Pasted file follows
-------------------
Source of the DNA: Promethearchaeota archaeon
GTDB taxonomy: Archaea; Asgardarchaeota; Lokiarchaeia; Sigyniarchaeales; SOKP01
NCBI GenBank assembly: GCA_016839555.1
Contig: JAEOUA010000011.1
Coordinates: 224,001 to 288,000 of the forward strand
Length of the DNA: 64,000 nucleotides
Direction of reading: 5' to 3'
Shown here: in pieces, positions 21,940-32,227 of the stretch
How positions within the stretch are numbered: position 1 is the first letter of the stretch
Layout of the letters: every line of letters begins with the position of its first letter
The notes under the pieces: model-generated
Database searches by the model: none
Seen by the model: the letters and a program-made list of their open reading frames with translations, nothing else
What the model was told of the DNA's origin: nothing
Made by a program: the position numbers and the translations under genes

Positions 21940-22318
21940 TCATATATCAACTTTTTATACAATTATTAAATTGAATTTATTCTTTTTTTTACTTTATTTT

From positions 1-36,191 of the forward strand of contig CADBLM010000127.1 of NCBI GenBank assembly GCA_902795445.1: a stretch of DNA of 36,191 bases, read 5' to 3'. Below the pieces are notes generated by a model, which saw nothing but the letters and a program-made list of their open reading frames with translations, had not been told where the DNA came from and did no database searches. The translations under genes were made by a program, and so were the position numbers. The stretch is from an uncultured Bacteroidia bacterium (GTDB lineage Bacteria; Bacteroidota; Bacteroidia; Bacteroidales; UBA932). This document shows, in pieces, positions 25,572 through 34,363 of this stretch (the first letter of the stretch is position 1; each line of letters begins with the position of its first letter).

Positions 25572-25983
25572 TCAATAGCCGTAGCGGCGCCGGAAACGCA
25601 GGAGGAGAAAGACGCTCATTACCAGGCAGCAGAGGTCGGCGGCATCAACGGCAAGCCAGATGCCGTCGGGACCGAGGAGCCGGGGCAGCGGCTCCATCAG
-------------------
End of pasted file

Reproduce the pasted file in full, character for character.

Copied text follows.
Source of the DNA: Promethearchaeota archaeon
GTDB taxonomy: Archaea; Asgardarchaeota; Lokiarchaeia; Sigyniarchaeales; SOKP01
NCBI GenBank assembly: GCA_016839555.1
Contig: JAEOUA010000011.1
Coordinates: 224,001 to 288,000 of the forward strand
Length of the DNA: 64,000 nucleotides
Direction of reading: 5' to 3'
Shown here: in pieces, positions 21,940-32,227 of the stretch
How positions within the stretch are numbered: position 1 is the first letter of the stretch
Layout of the letters: every line of letters begins with the position of its first letter
The notes under the pieces: model-generated
Database searches by the model: none
Seen by the model: the letters and a program-made list of their open reading frames with translations, nothing else
What the model was told of the DNA's origin: nothing
Made by a program: the position numbers and the translations under genes

Positions 21940-22318
21940 TCATATATCAACTTTTTATACAATTATTAAATTGAATTTATTCTTTTTTTTACTTTATTTT

From positions 1-36,191 of the forward strand of contig CADBLM010000127.1 of NCBI GenBank assembly GCA_902795445.1: a stretch of DNA of 36,191 bases, read 5' to 3'. Below the pieces are notes generated by a model, which saw nothing but the letters and a program-made list of their open reading frames with translations, had not been told where the DNA came from and did no database searches. The translations under genes were made by a program, and so were the position numbers. The stretch is from an uncultured Bacteroidia bacterium (GTDB lineage Bacteria; Bacteroidota; Bacteroidia; Bacteroidales; UBA932). This document shows, in pieces, positions 25,572 through 34,363 of this stretch (the first letter of the stretch is position 1; each line of letters begins with the position of its first letter).

Positions 25572-25983
25572 TCAATAGCCGTAGCGGCGCCGGAAACGCA
25601 GGAGGAGAAAGACGCTCATTACCAGGCAGCAGAGGTCGGCGGCATCAACGGCAAGCCAGATGCCGTCGGGACCGAGGAGCCGGGGCAGCGGCTCCATCAG